Number 1419                                                                    
CHAIRMAN ROKEBERG said, "So, is this little subsection become the              
touchstone for ... who's in and who's out in the state statutory               
scheme?  Is that the problem here we're facing?"  He asked Mr.                 
Evans if he could check that out with some of his major companies.             
MR. EVANS said the companies he represents are very small in the               
Alaska market.  He noted that AETNA was a member of HIAA five years            
ago, but it and several other larger insurers withdrew from HIAA               
and formed their own group.                                                    
Number 1474                                                                    
MS. HOOD returned to the witness stand.  She explained that the                
procedure codes on the denial form she presented to the committee              
were the differing amounts of time she spent in counseling with the            
CHAIRMAN ROKEBERG questioned whether it had anything to do with the            
type of service.                                                               
Number 1499                                                                    
MS. HOOD replied in the negative, noting it was just individual                
counseling.  She said she wanted to clarify something Ms. Burke                
said.  Ms. Hood indicated that in terms of mental health services,             
the benefit booklets do specify the providers that will be covered             
and if marital and family therapists not listed among those                    
providers, a patient will not receive reimbursement for their                  
services.  Ms. Hood said this nondiscriminatory list that licensed             
marital and family therapists wish to be added to, in Alaska, makes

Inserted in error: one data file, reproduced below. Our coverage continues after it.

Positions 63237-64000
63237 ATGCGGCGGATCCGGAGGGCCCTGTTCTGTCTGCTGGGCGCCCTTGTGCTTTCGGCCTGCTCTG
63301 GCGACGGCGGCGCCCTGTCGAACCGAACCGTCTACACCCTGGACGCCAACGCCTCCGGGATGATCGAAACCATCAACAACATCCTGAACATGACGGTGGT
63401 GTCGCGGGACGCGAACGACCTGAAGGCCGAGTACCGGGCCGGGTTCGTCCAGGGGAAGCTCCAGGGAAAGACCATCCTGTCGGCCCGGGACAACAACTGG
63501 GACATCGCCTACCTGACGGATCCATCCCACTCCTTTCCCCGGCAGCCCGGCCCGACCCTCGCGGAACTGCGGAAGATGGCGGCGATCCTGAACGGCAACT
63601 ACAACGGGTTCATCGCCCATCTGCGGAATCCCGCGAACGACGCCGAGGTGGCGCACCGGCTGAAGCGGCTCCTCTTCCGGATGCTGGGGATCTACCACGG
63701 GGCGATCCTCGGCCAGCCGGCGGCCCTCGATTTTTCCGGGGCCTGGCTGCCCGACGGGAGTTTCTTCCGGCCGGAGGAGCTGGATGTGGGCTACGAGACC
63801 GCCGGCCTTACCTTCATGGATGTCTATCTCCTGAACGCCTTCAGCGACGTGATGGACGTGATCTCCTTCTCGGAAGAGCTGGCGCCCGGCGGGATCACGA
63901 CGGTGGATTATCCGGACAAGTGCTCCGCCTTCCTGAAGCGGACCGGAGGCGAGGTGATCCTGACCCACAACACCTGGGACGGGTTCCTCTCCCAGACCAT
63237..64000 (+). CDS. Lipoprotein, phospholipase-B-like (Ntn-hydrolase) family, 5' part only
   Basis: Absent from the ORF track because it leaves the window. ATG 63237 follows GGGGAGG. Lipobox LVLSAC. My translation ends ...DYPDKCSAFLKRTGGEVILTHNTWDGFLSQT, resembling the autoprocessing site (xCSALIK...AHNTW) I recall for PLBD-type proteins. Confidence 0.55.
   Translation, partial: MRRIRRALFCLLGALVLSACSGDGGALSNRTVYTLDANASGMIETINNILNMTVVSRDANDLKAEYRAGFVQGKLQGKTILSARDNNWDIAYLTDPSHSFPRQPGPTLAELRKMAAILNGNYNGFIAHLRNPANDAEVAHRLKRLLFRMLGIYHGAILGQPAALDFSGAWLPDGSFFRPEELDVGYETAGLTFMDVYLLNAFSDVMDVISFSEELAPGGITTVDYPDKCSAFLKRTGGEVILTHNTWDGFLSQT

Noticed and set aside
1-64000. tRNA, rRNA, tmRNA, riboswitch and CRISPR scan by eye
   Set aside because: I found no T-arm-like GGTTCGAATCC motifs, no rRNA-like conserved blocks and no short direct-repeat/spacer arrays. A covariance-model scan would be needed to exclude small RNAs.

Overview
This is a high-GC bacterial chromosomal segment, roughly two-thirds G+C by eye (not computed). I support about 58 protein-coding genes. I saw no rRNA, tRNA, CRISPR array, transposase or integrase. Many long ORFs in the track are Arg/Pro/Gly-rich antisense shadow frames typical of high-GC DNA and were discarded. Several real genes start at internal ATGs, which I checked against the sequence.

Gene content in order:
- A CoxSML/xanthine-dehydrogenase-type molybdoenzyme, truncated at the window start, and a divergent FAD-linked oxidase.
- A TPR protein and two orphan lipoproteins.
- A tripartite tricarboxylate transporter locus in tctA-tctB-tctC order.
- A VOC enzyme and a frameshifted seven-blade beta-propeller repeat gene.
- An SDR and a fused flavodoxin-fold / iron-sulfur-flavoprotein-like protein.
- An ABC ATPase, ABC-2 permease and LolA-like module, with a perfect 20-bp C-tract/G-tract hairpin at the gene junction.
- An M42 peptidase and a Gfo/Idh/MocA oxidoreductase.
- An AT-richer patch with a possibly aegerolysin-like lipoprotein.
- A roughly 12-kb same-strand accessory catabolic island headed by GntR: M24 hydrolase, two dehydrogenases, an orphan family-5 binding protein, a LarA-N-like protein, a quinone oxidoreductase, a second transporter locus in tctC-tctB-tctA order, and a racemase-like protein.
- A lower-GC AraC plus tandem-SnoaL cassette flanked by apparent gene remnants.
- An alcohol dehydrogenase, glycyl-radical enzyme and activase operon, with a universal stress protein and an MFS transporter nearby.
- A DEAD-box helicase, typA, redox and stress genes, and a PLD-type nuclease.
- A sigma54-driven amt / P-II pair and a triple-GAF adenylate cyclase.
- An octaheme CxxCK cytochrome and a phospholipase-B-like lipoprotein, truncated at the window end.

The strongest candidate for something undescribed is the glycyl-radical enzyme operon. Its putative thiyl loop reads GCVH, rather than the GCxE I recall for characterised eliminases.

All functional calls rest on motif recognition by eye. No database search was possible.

the difference between who the insurance company will reimburse for            
and who they will not, and so it is strictly because this Act has              
not added marital and family therapists to it that they are                    
discriminated against.                                                         
Number 1585                                                                    
ANNETTE KREITZER returned to the witness stand.  She said she                  
wanted the committee to think about it in terms of breaking a leg.             
If someone breaks a leg, he or she can go to a physician's                     
assistant, nurse practitioner, orthopedic surgeon or a family                  
practitioner.  What they are talking about here are services, not              
providers, and when they start cuing into the provider list, they              
sort of skew the view of what is going on here.  She noted there               
are some components of medical coverage, such as mental health                 
services, where specific allowed providers are listed, and she                 
indicated adding marital and family therapists to this list allowed            
another lower-cost provider option.  She commented there had not               
been support on the Senate floor for the proposed amendment or a               
"letter of intent" containing the same language.  She referred to              
Ms. Burke's testimony about the difficulty of defining unfair                  
discrimination.  Ms. Kreitzer said she agrees this may not be the              
best solution to the problem, but this is where they are, and the              
reason why people come to the legislature and ask to be added to               
that list is because they are not being covered when they submit               
their insurance claims.  She noted she had been the administrator              
for a rural health clinic and has fought on behalf of patients with            
insurance coverage, talking with the insurance companies about what            
should or shouldn't be covered.  She stated, "For instance, do you             
want to pay for a mid-level practitioner's service or do you want              
... us to put these people on a plane to Anchorage and (indisc.)               
will cost you $6,000 by the time we're all said and done here, and             
you can pay for that."  She said she appreciated the committee's               
careful consideration of SB 122.  SB 122 was held over.                        

Document Name Date/Time Subjects